Generalized Eulerian polynomials

Define polynomials $$S_{k,n}(x)$$ by $$\sum_{j\ge 0}\binom{k+j}{k}^n x^j=\frac{ S_{k,n}(x)}{(1-x)^{k n+1}},$$ which for $$k=1$$ reduce to the Eulerian polynomials.

Computatios suggest that $$S_{k,n}(1)=\frac{(kn)!}{k!^n}.$$

Any idea how to prove this? Have these polynomials been studied in the literature?

Suppose that $$a(x)=\sum\limits_{j\geqslant 0}a_j x^j$$ and $$b(x)=\sum\limits_{j\geqslant 0}b_j x^j$$ converge when $$|x|<1$$, with $$b_j>0$$, and $$\lim\limits_{x\to 1^-}b(x)=\infty$$. If $$\lim\limits_{j\to\infty}\dfrac{a_j}{b_j}=\lambda$$ exists then $$\lim\limits_{x\to 1^-}\dfrac{a(x)}{b(x)}=\lambda$$.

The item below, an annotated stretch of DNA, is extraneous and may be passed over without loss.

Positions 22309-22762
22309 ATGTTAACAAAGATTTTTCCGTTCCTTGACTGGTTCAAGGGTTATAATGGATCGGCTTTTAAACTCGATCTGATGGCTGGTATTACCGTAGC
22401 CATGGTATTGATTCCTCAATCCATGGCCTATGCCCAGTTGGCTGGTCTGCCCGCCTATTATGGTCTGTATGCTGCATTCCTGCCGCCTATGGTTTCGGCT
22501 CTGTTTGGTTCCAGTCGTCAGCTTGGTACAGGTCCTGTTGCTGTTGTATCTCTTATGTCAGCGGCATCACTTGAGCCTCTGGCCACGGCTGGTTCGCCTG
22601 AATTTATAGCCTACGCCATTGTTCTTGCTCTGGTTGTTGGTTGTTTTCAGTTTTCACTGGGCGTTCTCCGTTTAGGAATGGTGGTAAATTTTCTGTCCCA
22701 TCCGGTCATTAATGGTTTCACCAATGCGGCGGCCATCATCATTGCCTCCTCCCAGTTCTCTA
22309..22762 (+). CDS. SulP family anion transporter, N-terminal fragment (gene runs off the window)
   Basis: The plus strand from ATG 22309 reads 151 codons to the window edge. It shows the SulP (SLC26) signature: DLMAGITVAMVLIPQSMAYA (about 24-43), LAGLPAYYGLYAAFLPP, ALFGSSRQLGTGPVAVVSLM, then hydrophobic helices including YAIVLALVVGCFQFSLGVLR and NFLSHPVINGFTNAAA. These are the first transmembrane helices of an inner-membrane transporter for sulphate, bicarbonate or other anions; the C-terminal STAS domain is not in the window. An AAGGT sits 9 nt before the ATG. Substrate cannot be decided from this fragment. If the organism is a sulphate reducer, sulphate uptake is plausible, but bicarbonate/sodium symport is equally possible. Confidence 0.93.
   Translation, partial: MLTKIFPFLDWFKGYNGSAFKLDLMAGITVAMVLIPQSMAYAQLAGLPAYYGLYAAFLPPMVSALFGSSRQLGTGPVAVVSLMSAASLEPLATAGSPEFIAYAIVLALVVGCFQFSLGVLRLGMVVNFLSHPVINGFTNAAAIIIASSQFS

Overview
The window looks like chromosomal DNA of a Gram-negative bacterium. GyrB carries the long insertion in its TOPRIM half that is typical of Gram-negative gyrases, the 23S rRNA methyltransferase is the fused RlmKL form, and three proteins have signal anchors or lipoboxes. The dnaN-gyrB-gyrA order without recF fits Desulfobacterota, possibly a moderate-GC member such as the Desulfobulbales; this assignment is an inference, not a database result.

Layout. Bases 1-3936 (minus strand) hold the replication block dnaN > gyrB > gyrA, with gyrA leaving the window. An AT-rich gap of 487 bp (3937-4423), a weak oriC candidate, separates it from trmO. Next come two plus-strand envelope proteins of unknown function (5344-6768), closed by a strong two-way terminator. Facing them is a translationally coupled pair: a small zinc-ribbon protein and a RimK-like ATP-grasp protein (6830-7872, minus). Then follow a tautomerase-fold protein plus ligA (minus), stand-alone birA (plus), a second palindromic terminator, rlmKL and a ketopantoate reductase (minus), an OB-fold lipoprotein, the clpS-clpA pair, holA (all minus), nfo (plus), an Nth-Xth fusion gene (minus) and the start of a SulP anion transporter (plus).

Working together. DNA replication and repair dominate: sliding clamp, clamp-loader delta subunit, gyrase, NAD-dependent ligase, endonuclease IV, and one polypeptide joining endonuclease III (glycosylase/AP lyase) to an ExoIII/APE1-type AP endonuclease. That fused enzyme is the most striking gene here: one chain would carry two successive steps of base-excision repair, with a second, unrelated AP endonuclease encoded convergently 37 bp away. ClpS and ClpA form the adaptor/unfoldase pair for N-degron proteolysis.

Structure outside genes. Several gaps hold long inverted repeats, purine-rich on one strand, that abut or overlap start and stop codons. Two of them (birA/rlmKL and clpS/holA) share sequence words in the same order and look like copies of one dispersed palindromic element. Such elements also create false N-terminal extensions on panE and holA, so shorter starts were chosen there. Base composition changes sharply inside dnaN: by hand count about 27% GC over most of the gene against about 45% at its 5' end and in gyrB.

Take $$a_j=\binom{k+j}{k}^n$$, $$b_j=\binom{kn+j}{kn}$$, and use $$\lim\limits_{j\to\infty}\frac1{j^m}\binom{m+j}{m}=\frac1{m!}$$, $$\sum\limits_{j\geqslant 0}\binom{m+j}{m}x^j=(1-x)^{-m-1}$$.